Wow! You look so skinny!

Let’s be clear. I do not look skinny. I am in the third trimester of my fourth pregnancy (in five years, nonetheless). My body, which is healthy and strong, has shown the marks of pregnancy a little more markedly with each subsequent baby. I look pregnant.

My friend was trying to tell me, I think, that I looked beautiful. But I bristled at how she chose to do this, by emphasizing my skinniness. In doing so, she was inadvertently buying into cultural assumptions that equate beauty with thinness.

These are dangerous assumptions for women, and have, in part, fueled a culture of disordered eating and body image problems. The assumption that thinness and beauty are inseparable is particularly paradoxical for pregnant women. Isn’t the sign of a healthy pregnancy and a growing baby that a woman stops looking thin?

My friend’s comment shows that we lack the language to affirm the goodness and beauty of a woman’s body apart from the size and shape of that body. Because the culture is so nefarious, the church needs to be more intentional in challenging it. After all, the assumption that thinness is equated with beauty is demeaning to human dignity. It is the church’s job to fight practices that demean dignity.

A good place to start is the Imago Dei and the Incarnation. We are created in God’s image as embodied creatures. In the Incarnation, God takes on the fulness of embodied existence, affirming the goodness of the complete spectrum of embodied existence: its inherent beauty, but also its weakness, vulnerability, and fragility. The changes our bodies experience over the course of the life cycle are not flaws, but rather signs of the love that the God who takes on flesh shows for us.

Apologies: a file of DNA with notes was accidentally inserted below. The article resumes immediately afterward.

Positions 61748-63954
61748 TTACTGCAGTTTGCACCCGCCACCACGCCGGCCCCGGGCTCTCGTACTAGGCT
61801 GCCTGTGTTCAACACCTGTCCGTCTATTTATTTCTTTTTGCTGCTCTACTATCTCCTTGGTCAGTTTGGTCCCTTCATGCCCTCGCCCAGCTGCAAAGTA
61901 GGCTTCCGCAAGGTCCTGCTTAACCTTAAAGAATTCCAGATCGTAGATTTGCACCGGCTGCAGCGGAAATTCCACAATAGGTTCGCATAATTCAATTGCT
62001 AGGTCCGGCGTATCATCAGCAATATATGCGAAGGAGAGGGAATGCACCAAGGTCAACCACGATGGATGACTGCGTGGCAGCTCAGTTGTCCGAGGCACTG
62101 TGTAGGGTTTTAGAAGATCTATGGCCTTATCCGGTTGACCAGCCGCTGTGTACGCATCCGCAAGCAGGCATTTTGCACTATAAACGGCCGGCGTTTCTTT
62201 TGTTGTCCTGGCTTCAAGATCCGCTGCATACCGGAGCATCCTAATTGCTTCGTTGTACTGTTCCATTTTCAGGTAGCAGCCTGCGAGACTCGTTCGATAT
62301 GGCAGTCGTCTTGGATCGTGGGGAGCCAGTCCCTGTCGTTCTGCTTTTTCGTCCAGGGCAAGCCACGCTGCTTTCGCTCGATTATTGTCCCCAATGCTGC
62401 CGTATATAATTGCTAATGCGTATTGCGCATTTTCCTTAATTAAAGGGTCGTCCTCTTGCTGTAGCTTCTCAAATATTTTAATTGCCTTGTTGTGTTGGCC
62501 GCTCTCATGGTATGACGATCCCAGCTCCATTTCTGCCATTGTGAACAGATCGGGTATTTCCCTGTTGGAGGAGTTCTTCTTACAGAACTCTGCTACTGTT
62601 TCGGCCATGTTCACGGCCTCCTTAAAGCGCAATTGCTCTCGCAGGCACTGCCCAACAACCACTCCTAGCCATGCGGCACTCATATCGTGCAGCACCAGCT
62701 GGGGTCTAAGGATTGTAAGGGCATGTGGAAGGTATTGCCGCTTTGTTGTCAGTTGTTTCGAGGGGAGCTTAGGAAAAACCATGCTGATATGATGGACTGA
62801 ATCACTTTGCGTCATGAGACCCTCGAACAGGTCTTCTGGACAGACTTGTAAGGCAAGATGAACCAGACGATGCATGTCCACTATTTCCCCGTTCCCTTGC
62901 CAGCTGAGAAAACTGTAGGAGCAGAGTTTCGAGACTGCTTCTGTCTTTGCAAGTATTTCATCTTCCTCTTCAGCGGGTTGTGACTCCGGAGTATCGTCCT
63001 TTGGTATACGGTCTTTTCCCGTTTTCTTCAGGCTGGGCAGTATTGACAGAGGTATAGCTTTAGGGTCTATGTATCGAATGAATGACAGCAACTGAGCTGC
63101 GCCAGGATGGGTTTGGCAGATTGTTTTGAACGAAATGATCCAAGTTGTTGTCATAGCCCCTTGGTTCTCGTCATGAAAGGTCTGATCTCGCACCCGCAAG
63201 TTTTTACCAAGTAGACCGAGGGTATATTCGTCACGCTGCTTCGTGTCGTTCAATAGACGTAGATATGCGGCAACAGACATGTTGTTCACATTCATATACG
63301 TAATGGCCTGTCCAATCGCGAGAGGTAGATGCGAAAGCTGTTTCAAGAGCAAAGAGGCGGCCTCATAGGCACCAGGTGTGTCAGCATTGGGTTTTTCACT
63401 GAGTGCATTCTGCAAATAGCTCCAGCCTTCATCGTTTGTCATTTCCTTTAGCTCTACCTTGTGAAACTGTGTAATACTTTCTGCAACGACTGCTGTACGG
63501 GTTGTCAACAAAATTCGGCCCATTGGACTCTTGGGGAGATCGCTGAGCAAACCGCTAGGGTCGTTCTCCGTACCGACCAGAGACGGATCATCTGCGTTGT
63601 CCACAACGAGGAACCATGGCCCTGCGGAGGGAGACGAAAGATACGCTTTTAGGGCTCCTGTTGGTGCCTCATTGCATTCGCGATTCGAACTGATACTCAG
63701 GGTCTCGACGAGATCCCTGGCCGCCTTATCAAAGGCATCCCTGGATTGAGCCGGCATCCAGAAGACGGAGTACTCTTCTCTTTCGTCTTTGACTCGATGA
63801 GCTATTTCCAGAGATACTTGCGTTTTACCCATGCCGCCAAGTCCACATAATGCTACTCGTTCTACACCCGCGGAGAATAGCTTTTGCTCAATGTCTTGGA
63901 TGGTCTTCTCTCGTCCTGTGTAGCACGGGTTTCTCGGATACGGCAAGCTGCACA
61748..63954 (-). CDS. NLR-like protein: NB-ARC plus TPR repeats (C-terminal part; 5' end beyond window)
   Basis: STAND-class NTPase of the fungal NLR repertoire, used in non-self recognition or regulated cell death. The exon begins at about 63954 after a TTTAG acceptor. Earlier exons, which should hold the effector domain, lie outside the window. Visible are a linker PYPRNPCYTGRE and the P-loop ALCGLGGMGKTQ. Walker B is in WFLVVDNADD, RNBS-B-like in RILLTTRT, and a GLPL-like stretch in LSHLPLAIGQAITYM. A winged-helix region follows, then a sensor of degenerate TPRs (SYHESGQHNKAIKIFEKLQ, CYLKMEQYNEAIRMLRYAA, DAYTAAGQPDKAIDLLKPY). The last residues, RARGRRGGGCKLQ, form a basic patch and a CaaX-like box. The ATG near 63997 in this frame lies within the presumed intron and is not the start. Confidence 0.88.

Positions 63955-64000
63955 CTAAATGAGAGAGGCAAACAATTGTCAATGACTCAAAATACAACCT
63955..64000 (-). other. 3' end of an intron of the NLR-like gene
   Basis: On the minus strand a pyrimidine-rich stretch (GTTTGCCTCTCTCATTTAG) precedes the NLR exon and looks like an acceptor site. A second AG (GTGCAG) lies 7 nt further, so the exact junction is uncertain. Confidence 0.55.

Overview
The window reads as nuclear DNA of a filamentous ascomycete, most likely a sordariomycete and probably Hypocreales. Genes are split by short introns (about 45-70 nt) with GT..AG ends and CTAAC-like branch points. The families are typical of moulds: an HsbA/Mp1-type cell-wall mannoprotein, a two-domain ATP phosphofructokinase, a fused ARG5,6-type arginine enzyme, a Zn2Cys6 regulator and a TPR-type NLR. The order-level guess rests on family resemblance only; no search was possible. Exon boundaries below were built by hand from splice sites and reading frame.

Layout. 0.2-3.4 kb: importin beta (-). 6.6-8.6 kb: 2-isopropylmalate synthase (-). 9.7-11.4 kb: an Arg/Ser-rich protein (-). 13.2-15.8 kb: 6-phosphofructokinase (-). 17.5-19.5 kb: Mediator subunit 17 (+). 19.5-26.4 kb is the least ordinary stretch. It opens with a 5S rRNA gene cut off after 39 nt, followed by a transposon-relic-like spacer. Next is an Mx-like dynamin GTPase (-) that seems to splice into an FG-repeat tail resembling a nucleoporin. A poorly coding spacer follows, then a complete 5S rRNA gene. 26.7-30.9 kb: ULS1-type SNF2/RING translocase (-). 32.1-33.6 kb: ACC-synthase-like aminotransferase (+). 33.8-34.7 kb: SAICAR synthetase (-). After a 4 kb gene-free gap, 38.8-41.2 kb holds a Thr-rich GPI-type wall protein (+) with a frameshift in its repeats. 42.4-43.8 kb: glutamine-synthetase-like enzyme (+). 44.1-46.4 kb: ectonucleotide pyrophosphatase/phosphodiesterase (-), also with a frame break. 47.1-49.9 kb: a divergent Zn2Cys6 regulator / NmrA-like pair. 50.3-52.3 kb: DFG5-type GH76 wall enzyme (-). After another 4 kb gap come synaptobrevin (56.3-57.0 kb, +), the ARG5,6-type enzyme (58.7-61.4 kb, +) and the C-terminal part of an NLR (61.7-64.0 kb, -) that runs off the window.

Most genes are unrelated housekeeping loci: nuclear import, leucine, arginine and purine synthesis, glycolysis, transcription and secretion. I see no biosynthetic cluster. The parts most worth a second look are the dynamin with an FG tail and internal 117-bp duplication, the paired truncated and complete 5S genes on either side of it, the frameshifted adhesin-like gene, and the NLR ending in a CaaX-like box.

But more practically, people, especially women, need to hear more from the church that our bodies are good, beautiful, amazing, and awe-inspiring. We need to create an alternate church culture that celebrates the female body in all its manifestations. We need visual reminders in the art of our church that pregnancy and breast-feeding, voluptuous bodies and postpartum sags and wrinkles are beautiful and worthy of reverence. And we need reminders about protecting the functions of our bodies: to love and receive love, to bear children into the world, to nurture and to care. We need the church to say unequivocally that a healthy female body is a good female body. Or any body for that matter.